Independence Diner Serves Up Chili From Century-Old Recipe | KCUR

Independence Diner Serves Up Chili From Century-Old Recipe

Nov 13, 2015

If you’ve ever wondered what food tasted like 100 years ago, Dixon’s Famous Chili on Highway 40 is like a culinary time capsule.

With its red décor, bar stools and historic photos, it looks like a 1960s-style diner, and that’s when this particular restaurant opened near the stadiums on U.S. Highway 40.

In 1919, Vergne Dixon opened the original location at 15th and Olive streets just east of downtown, which makes it one of the oldest family-run establishments in the Kansas City metro; Dixon’s Chili eventually became a chain of 13 restaurants, including one in Minnesota. 

Stephen Steffes manages the last remaining Dixon's Famous Chili in Independence.
Credit Sylvia Maria Gross / KCUR 89.3

“The recipe was Vergne’s recipe, and our chili powder is our own patented chili powder that he came up with,” said Stephen Steffes, who now manages the last remaining shop.

RELATED: Food Critics: The Best Chili In Kansas City

Vergne Dixon was Stephen Steffes’ great great uncle, and the restaurant was passed down through the generations. It’s now owned by Steffes’ mother, Terri Totta-Smith.

Kansas City Style Chili

Step aside, Texas and Cincinatti: some say the “loose meat” of Dixon’s chili represents the Kansas City style.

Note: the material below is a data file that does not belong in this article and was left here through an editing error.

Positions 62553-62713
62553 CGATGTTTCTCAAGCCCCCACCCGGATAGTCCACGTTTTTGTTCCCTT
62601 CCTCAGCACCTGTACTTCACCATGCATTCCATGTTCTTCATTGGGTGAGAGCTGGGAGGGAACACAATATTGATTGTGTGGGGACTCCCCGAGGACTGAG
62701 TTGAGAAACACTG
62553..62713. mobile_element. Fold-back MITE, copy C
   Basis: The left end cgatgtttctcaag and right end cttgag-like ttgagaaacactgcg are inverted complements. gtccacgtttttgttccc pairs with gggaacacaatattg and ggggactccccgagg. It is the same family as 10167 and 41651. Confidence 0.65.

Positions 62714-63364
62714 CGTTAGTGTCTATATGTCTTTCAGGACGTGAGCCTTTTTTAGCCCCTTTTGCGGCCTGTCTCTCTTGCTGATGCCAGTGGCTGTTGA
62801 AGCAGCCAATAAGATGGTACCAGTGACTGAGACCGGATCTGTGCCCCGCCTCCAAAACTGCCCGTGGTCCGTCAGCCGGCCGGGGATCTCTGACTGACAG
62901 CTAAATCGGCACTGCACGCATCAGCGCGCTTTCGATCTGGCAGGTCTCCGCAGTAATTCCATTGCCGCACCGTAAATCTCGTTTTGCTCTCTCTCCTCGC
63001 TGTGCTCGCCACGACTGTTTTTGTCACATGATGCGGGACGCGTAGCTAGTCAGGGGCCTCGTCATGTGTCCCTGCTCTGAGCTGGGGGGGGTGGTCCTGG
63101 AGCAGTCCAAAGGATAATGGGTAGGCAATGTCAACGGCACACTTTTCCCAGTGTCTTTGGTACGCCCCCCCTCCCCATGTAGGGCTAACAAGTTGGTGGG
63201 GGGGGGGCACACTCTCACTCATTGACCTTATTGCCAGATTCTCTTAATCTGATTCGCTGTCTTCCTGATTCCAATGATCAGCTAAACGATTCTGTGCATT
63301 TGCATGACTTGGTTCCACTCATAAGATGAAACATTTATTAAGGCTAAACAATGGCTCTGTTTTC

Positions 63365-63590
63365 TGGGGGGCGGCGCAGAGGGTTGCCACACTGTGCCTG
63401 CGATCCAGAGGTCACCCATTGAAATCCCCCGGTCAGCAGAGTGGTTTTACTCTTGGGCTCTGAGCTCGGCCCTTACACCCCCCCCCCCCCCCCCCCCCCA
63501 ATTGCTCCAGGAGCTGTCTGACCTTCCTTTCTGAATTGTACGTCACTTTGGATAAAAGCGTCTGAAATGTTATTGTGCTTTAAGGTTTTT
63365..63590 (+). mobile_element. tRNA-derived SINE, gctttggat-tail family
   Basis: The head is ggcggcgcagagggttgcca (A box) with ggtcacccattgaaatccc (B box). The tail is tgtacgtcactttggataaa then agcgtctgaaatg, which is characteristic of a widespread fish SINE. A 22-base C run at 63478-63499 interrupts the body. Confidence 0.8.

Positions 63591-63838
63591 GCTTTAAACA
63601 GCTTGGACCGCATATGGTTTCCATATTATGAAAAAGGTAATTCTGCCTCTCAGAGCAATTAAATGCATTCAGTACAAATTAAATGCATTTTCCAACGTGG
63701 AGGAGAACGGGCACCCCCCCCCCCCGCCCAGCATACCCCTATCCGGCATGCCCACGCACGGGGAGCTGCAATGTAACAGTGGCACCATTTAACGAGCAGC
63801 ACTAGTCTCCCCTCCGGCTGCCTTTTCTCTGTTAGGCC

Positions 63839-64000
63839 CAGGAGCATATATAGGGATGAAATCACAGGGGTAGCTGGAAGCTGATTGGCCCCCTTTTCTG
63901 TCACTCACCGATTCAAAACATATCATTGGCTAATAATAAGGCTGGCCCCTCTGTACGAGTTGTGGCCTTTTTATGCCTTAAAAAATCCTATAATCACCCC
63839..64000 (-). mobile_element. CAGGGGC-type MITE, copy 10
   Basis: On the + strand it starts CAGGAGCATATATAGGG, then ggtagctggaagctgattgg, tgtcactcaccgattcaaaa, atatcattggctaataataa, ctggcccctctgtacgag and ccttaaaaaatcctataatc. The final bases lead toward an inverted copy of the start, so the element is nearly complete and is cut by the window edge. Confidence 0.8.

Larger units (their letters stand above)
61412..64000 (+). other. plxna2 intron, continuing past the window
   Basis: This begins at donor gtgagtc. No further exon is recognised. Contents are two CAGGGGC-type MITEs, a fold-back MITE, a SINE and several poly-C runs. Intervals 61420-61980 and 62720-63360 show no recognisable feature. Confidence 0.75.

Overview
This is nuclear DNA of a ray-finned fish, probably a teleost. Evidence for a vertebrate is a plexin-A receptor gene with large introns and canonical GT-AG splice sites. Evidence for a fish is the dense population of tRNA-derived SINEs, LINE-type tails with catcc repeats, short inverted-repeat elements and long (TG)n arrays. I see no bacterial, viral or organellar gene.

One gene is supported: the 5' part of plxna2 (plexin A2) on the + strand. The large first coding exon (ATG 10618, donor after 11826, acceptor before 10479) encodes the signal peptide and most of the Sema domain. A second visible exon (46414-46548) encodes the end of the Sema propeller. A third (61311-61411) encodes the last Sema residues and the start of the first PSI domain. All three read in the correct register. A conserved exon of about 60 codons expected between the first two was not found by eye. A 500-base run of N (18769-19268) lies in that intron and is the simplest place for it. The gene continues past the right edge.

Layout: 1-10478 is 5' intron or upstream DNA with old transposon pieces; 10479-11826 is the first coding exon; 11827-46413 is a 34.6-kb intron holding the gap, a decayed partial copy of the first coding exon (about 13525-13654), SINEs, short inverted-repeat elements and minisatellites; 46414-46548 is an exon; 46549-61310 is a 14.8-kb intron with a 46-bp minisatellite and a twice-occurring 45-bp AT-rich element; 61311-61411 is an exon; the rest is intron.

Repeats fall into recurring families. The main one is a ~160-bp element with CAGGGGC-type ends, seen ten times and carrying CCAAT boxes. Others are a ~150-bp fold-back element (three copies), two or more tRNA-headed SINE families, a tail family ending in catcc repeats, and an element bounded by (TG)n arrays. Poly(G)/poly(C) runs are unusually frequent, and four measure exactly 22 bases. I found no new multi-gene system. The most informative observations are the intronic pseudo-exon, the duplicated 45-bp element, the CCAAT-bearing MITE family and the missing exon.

“We always say that our chili kind of comes with an explanation,” Steffes said.

The explanation is a pre-emptive strike for customers who’ve never heard of this kind of chili: It’s not tomato-based, the beans and meat are cooked separately, and it’s served on a plate. The condiments are do-it-yourself. You can choose from: onions, a jalapeno relish, vinegar, hot sauce, cheese and sour cream.

If you want it a little wetter, you can get your chili “soupy,” with extra bean broth, or “juicy,” with grease that was squeezed out of the meat.

“A lot of the old-timers still say greasy, but we changed it to juicy because it sounds a little more appetizing,” Steffes said.

The one thing you’re not supposed to have with it is ketchup.

“Vergne Dixon didn’t allow ketchup in his restaurant, and people used to try to sneak it in and he’d kick 'em out,” Steffes said. “He took it [as] real insulting.”

When Dixon’s nephew took over, he decided he would allow ketchup on premises, but fined customers 15 cents if they put it on the chili.


Dixon's serves up two to three 100-pound pots of chili meat every day.
Credit Sylvia Maria Gross / KCUR 89.3

So much about Dixon’s chili is exactly the way it was made 100 years ago, though Stephen Steffes has added a few innovations.

He’s made a giant wooden oar with a PVC pipe handle to break up 100 pounds of meat as it fries. And to do it even faster, he gives it a whirl with a homemade immersion blender fashioned out of a drill and a custom bit.

But it is the consistency that has kept people coming back over the years, from KCUR’s late, legendary broadcaster Walt Bodine to homeboy President Harry Truman, who began frequenting Dixon’s in 1920 because it reminded him of the food he ate in the military in World War I.

A couple of other old-timey restaurants in Kansas City also make chili the Kansas City way, like Fritz’s Chili in Overland Park (which used to be a Dixon’s) and Hays Hamburgers and Chili in the Northland.

Ed. note: A previous version of this story misidentified the city in which Fritz's Chili is located.

Sylvia Maria Gross is a reporter and editor at KCUR, and senior producer of the show Central Standard. You can reach her at and @pubradiosly.